Monday, 12 February 2018

The Peter Rabbit Reaction

Food allergies aren't something that affect us thankfully, we are very lucky and I'm very glad about that.  Just because we don't have any allergy sufferers in the family doesn't mean that I can't be upset about the recent furor surrounding the new Peter Rabbit movie where the rabbits allegedly (I haven't seen the movie yet so I'm covering myself with "allegedly" word) fire blackberries at someone whom they know to have a serious blackberry allergy. It is said that it even leads to him having to use an Epi-pen.  Is it just me who thinks this is more than a little dark for a film depicting a talking rabbit?

I believe they are shooting it at someone from Mr McGreggors family (Peter and the gangs long term arch-rival, they consistently steal his lettuces and he wants to put them in a pie.) So ok there is no love lost between the rivaling sides but really who came up with the idea of cute, lovable rabbits purposely trying to cause death by anaphylactic shock?

The film depicts a lot of fighting on both sides, he calls them "vermin" and sets traps and they do a host of other tricks to try and win back their garden.  It isn't all these antics that bother me however as a little slapstick comedy is always fun especially for children.

Thankfully my children won't bat an eyelid at this as the concept of allergies is completely alien to them, but there are many people out there, people I know as friends and those who I know through work at Square Peg Foundation who have very real, very serious allergies.  For these people this is not funny, it's dangerous, terrifying and just wrong.

Many children at age 5 already are fully aware of what they can and can't eat and know what happens when an allergen slips through the net.  They will have vivid memories and probably fears relating to their condition and times where maybe they've had an Epi-pen administered or even gone to hospital. There will be parents who live in fear of their child not pulling through the next attack or even those who have lost children/loved ones because of allergies.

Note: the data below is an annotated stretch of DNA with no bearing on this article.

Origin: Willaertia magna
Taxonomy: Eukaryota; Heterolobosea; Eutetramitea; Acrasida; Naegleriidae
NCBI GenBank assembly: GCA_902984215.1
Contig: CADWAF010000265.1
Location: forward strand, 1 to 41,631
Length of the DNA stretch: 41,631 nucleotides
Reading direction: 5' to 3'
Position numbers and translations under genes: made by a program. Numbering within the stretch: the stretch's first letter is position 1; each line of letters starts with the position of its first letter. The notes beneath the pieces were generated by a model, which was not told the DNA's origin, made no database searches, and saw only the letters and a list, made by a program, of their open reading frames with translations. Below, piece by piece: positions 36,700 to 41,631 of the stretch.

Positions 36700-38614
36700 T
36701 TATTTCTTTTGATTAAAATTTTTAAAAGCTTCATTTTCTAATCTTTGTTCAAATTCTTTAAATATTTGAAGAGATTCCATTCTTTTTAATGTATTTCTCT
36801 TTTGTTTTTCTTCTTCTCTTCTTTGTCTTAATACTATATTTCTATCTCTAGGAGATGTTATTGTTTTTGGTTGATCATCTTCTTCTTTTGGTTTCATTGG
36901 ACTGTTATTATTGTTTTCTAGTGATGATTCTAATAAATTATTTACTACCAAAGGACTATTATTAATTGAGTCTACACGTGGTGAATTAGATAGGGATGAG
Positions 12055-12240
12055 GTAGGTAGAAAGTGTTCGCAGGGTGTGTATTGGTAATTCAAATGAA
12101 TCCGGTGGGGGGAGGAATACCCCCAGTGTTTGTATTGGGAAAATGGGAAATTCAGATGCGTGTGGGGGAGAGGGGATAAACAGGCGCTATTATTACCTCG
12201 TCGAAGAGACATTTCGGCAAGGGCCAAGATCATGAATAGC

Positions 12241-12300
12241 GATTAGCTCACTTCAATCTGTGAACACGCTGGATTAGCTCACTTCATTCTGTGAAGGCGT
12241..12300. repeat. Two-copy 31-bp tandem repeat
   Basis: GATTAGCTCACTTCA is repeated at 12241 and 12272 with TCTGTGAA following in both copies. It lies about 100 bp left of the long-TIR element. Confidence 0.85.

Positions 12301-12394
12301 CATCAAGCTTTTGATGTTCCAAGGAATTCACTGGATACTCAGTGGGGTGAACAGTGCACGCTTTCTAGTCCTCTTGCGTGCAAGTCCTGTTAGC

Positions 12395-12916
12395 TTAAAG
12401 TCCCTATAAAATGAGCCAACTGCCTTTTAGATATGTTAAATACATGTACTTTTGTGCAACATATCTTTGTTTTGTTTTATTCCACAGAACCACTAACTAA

I know to many this sounds extreme, like I'm making a mountain out of a molehill but I can assure you that if related to something deeply traumatic to you that you wouldn't think that.

If they tried to induce a seizure for a person with Epilepsy or took away a wheelchair from someone without the use of their legs in a deathly situation would it be worse?  Or is the fact that the cute, ickle bunnies shooting blackberries with their slings shots is "fun" ok?  Is it "ok" because most kids won't understand the magnitude of what's happening?

Could the bunnies then in fact do or say anything because "kids don't understand?"  Could they actually be cruel for the sake of it and not because it's fight or flight?

A part of me hopes that this has blown out of proportion but as Sony have offered an apology it seems it's very real.

"Sony Pictures on Sunday night released a statement (via The Telegraph) that it should "not have made light of Mr. McGregor being allergic to blackberries" and said it regretted not being more aware and sensitive of the issue."  Independent Online.

I will admit that I am not joining the boycott and I will most likely take my children to see it, we saw the trailer months ago and Logan loves the cartoon version.  I will however be having a conversation with them about allergies and how dangerous and scary they are. 

Information is power, maybe Sony could have informed themselves a little before spending million of pounds upsetting people.

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  1. My friends 2 sons are affected by a nut allergy, this has horrified her, with good reason. Very irresponsible of the film makers.